The Emergency Services mission includes search and rescue and disaster relief operations. CAP members’ talents have augmented the Air Force in search and rescue and disaster relief since CAP’s formation in 1941. CAP has assisted the nation in times of disaster and in emergency situations when its resources could be used.
The primary mission objective of Emergency Services is to save lives and relieve human suffering. To be effective, the lives of CAP personnel performing missions must be safeguarded. CAP demands professionalism in organization, training, and mission execution to accomplish this service. Only qualified members are allowed to participate in actual missions.
CAP conducts a variety of operational missions primarily in the areas of Emergency Services: Search and Rescue (SAR), Disaster Relief (DR), Counterdrug (CD), and Homeland Security (HLS). Most of this is done in CAP’s role as the United States Air Force Auxiliary as Defense Support to Civil Authorities (DSCA) under Title 10, but CAP also provides assistance to State and Local authorities in many cases before there is a defined Federal interest under Title 36 as well
Search and Rescue (SAR)
All CAP personnel who participate in SAR operations are volunteers who have been specially trained. A SAR mission is always a serious and critical endeavor. Therefore, CAP units may not participate in a SAR mission unless they have people trained to quickly and successfully accomplish the mission. Life-saving techniques, attained through prior planning and practical exercises in performing the tasks required, must be carried out with speed and effeciency. SAR missions can be quite involved, with many functions and activities to be supervised and accomplished.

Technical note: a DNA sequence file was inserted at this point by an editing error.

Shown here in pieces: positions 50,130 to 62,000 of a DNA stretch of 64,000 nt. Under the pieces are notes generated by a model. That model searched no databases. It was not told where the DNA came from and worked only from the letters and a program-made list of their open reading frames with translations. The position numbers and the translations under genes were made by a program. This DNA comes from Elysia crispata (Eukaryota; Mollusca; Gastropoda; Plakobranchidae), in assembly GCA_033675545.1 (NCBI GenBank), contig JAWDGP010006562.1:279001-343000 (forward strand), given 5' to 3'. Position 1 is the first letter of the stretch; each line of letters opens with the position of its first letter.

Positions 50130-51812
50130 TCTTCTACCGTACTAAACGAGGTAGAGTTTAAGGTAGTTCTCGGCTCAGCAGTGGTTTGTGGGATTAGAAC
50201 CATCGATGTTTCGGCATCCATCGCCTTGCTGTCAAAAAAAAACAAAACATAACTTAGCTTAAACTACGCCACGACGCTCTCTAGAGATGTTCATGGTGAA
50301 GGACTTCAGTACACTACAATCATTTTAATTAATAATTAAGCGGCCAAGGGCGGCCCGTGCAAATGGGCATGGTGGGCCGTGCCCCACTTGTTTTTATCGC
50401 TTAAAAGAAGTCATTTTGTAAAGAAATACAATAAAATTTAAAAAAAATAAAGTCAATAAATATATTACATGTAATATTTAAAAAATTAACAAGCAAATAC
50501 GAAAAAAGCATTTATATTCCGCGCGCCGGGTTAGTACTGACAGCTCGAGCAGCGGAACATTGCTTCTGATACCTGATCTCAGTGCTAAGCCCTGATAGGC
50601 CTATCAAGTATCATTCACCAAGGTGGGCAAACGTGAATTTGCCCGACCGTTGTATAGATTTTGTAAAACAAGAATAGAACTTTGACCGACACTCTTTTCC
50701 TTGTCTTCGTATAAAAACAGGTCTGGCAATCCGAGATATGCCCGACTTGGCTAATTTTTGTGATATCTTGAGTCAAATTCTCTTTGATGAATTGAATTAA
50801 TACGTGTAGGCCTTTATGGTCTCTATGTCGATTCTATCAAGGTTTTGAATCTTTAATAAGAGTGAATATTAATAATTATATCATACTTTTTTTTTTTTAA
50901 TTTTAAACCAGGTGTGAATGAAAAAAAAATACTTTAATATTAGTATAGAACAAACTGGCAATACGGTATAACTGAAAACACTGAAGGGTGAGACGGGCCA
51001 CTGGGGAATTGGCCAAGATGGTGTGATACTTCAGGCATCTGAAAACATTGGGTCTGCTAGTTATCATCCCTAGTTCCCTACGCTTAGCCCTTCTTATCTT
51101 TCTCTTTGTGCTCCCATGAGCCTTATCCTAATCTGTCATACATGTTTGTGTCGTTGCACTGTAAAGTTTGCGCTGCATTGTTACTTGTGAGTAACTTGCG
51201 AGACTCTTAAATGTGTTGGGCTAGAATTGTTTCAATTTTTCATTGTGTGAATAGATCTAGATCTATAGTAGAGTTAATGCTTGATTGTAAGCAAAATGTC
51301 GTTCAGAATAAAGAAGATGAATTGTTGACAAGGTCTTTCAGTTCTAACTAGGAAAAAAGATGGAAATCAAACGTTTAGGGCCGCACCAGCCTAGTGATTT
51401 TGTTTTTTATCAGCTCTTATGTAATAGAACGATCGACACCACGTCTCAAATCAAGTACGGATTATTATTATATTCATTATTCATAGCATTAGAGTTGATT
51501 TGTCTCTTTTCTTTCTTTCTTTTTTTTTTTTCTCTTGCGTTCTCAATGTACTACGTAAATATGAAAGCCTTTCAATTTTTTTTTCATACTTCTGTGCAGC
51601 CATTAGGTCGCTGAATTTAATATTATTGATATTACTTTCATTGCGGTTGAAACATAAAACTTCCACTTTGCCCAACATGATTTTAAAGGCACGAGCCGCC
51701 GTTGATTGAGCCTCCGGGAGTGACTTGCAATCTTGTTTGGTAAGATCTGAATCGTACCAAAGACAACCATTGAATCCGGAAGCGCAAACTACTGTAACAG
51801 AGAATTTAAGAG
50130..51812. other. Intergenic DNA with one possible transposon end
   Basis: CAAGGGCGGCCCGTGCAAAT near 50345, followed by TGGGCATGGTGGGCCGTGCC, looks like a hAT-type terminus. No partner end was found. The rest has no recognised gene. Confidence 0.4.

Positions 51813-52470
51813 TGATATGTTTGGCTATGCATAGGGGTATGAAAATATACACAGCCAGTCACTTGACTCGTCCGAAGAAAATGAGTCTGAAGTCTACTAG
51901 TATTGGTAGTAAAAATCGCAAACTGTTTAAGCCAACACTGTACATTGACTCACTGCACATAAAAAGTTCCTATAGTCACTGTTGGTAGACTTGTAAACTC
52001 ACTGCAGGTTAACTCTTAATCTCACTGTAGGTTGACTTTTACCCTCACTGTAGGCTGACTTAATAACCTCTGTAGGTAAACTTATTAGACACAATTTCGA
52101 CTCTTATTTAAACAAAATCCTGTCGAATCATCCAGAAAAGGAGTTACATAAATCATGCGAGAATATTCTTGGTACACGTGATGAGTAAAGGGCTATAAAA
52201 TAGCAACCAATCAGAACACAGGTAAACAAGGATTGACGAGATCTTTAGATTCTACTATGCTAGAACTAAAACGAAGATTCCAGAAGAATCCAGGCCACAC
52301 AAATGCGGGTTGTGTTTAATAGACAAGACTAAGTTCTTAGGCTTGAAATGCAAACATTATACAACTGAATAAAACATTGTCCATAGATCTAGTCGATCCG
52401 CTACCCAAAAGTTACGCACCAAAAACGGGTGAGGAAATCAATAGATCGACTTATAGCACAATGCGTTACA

Disaster Relief (DR) Operations
The Federal Emergency Management Agency (FEMA) is the single point of contact within the federal system for disaster relief planning and management. This includes civil defense, natural disaster, and man-made emergencies. CAP has national-level agreements with many government and non-government relief agencies. Included are such organizations as FEMA, the American Red Cross, and the Salvation Army. CAP also has agreements with local agencies at wing levels and participates with the various state and local emergency management offices. CAP DR missions may include courier and light cargo transport, manual labor for debris removal, air and ground transport for cargo and non-CAP key personnel, and mercy missions such as blood, organ, and patient transport.
CAP has no law enforcement authority; it only provides “eyes.” There is a national level agreement between CAP and the US Customs Service that allows CAP to fly surveillance missions to assist customs agents in the control of drug traffic. It may also support various Department of Defense activities in a non-combatant role in missions such as airborne control of surface vehicle traffic, courier service and light cargo transport, communications relay, airborne visual and photographic damage assessment, military low level training route safety surveys, and radar installation flight tests and controller training.